Effective range, concentration, chemical effecte.g Citrate and Acetate buffer, and Phosphate buffer

  • Electrolytes:NaclNon elecrolytes: Glucose,Mannitol,GlycerineEx. Of isotonic:Dextrose injection 5%&Nacl injection 0.9%Not important in IM& SCImportant in ID,intraspinalToncity can be measurement by:

    osmometer,Fragility point

  • Surfactant:Polysorbate ethers

    Suspending agent:Methyl cellulose,CMC,PVP


    Chelating agents:Disodium EDTA

    Compexing agent:2-OH propyl b-cyclodextrane

    Protein stabilisers:Amino acids,pvp

    Antioxidants:Ascorbic acid,Cysteine

  • packaging materials:Glass ,Plastic,RubberSealing Ampoules Ampoules are unique in that the primary and secondary seal are the same.Ampoules are sealed by melting a portion of glass in a flame.Pull seal Slow, Reliable, powder or other types with wide opening Roll or Tip seal

  • Sealing of Bottles, Cartridges and Vials Primary seal consisting of a tight rubber or plastic closure and secondary seal that holds the primary seal in place. Secondary seals are usually aluminum caps that are crimped on to a thread less container.

  • STERILIZATION Steam sterilizationDry heat sterilizationSterilization by filtrationGas sterilizationSterilization by ionizing radiation

  • Suspension


  • Parenteral suspension is a dispersed,multiphased,heterogeneous system of insoluble

    solid particles intended principally for intramuscular and subcutaneous injection.

    Because a delicate balance of variables is required in order to formulate a suitable product, a suspension is one of the most difficult parenteral forms to prepare.

    Such a product must not cake during shipping and storage and should be easy to suspend and inject through an 18 to 21 gause needle throughout its shelf life.

  • To achieve these goals it is necessary to control the crystallization, particle size reduction,and sterilization of the drug substance.

    Suspension give prolong drug relese.particlesize of drug shoud be small and uniform.

    Suspension require following additives wetting agent,suspending agent,buffering agent, preservative, antioxidant,ionicity agents

  • Suspending agentGelatin, mannitol,povidoneSurfactantsLecithin,polysorbate 80.Solubilizing agentsPropylene glycol PH adjustmentCitric acid, sodium citrate.

  • Two basic method are used to prepare parenteral suspension;

    1 .sterile vehicle and powder are combined aseptically.

    2.sterile solutions combined and crystal formed in situ.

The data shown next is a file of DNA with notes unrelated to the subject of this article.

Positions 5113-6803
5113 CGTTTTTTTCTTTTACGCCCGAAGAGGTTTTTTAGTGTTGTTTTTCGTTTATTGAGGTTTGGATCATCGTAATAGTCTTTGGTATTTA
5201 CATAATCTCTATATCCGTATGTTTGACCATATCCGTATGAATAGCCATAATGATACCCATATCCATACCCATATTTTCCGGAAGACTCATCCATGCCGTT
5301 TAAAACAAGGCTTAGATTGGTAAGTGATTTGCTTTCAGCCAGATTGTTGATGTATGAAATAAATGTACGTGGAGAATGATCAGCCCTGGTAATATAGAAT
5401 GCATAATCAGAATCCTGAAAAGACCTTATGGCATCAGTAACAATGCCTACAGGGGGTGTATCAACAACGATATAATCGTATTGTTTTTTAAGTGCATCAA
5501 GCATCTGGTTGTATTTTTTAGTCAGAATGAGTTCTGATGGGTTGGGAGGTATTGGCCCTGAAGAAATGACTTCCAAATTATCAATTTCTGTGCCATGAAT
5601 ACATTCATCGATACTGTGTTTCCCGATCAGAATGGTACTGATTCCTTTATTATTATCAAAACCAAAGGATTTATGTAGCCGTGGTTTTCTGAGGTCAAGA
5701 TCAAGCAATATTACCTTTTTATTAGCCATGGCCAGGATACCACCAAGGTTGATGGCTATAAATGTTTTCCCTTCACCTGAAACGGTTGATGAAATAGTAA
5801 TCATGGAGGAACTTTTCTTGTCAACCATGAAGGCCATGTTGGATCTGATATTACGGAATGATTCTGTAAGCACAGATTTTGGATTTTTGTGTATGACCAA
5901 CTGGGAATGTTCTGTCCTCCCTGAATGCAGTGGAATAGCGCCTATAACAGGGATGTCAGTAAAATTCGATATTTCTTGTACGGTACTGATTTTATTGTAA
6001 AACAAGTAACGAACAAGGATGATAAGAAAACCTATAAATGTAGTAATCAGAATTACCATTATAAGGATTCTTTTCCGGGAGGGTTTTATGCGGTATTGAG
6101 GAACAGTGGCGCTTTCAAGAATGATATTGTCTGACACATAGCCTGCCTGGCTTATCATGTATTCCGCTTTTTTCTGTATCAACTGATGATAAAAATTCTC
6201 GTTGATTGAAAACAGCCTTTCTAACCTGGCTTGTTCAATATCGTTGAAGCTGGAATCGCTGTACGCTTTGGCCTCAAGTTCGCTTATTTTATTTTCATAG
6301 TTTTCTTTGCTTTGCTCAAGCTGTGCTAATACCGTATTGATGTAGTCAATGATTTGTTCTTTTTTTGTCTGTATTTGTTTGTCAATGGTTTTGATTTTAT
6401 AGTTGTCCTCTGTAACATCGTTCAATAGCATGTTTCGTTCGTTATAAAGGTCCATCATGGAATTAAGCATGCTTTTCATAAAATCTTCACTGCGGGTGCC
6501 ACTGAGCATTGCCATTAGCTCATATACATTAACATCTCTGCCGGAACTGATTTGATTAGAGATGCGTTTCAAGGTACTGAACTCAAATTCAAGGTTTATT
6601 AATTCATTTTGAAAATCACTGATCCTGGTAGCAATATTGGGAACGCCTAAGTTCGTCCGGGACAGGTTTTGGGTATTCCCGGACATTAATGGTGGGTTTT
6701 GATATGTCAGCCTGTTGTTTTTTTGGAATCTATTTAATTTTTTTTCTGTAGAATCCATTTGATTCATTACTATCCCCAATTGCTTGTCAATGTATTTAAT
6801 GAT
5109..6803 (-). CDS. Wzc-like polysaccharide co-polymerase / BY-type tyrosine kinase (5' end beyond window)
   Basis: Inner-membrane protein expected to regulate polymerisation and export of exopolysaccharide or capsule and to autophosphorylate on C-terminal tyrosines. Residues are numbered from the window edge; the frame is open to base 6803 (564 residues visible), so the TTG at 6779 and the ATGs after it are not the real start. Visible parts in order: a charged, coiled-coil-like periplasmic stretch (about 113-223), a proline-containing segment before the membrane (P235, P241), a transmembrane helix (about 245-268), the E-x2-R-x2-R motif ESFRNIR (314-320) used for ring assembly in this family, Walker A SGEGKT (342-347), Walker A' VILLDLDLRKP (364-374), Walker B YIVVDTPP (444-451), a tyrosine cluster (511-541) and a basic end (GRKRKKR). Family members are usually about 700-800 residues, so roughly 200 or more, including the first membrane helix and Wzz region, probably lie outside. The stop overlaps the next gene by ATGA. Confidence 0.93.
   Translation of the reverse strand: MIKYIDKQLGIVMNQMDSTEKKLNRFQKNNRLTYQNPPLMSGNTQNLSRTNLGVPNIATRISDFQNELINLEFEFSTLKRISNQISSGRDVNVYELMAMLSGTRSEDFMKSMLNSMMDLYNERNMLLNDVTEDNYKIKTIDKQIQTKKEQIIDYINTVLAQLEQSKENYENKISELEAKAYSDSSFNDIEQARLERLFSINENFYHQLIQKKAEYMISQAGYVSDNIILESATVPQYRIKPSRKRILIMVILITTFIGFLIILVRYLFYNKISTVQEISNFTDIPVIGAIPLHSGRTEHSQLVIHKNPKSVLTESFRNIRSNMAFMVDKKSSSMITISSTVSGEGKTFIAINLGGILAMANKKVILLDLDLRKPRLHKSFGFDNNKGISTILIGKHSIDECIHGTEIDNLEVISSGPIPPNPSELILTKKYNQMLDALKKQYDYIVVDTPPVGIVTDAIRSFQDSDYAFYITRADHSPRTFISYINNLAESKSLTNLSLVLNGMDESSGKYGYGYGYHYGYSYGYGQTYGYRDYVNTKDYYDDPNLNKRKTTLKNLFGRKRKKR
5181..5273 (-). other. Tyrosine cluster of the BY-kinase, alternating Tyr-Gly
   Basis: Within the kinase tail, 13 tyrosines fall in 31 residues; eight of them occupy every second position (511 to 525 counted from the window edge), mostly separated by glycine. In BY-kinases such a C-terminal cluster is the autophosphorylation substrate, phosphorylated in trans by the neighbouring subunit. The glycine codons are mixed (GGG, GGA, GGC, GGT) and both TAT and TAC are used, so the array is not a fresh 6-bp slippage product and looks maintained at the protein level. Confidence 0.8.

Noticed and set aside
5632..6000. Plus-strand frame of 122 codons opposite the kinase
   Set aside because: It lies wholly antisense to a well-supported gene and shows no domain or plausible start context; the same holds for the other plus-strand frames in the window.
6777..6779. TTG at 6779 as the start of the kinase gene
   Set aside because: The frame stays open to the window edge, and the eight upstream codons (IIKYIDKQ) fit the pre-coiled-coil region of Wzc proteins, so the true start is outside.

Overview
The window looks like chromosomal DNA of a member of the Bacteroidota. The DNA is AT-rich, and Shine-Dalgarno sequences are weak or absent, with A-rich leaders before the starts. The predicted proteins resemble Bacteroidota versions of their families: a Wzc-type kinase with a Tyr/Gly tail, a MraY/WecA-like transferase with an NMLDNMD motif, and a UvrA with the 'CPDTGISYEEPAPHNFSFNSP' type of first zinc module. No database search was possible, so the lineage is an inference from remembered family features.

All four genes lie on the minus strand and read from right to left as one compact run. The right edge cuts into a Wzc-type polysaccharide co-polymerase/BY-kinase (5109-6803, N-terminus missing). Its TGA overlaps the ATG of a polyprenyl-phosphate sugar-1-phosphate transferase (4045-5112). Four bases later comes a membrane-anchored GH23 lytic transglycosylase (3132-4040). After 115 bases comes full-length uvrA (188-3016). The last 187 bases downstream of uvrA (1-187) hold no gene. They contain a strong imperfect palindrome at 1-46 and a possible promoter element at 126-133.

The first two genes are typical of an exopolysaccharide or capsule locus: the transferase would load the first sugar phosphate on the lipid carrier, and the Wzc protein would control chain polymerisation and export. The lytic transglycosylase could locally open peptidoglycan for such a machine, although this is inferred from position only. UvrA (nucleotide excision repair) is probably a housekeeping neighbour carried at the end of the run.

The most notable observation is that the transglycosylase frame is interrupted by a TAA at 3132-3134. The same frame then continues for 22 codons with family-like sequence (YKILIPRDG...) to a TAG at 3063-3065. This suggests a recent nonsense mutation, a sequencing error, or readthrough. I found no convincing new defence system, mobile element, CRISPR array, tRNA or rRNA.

• Problem encounterd in suspension formulation are

    Settling and caking.

    Polymorphic transformation.

    Crystal growth.

  • An emulsion is a heterogenous dispersion of one immiscible liquid in another.This inherently unstable system is made possible through the use of an emulsifying agent,whichprevent coalescence of the dispersed droplet.parenteral emulsion are rare because it is necessary(and difficult) to achieve stable droplet of less than 1 micron meter to in prevent emboli in blood vessels and it is not usually necessary to achieve an emulsion for drug administration.Formulation options are severely restricted through a very limited selection of stabilizers and emulsifiers primarily due to the dual constraints of autoclave sterilization and parenteral injection.

  • Problems encountered in emulsion formulation

    1.creaming and cracking

    2.Rancidity in oil phase

    3.Partitioning of preservative between oil and water phase

  • : Pharmaceutical Dosage Forms. Lieberman, Herbert A. Vol. 1Parenteral Medications. Pharmaceutical Dosage Forms. Avis, Kenneth E. Vol. 2Parenteral Medications Pharmaceutical Dosage Forms. Avis, Kenneth E Vol. 3 Parenteral Medications Parenteral Quality Control. Michael J. Akers and Daniel S. Larrimore(Marcel Dekker, second edition.1993).Modern Pharmaceutics. Gilbert S. Banker, Christopher T. Rhodes. Fourth Edition.

  • SMALL VOLUME PARENTERALSBRIEF ABOUT PARENTERALSCONTENTS :DEFINITION :INTRODUCTION :Slide Number 6ADVANTAGESDISADVANTAGESROUTES OF ADMINISTRATION :Formulation of SVP :Slide Number 11Slide Number 12Slide Number 13Additives in parenteral productstONICITY ADJUSTERSSlide Number 16packaging :Slide Number 18STERILIZATIONSpecial types of parenteralssuspensionSlide Number 22Example of ingredients used in aqueous parenteral suspensionsSlide Number 24Slide Number 25EMULSIONS Slide Number 28REFERENCESSlide Number 30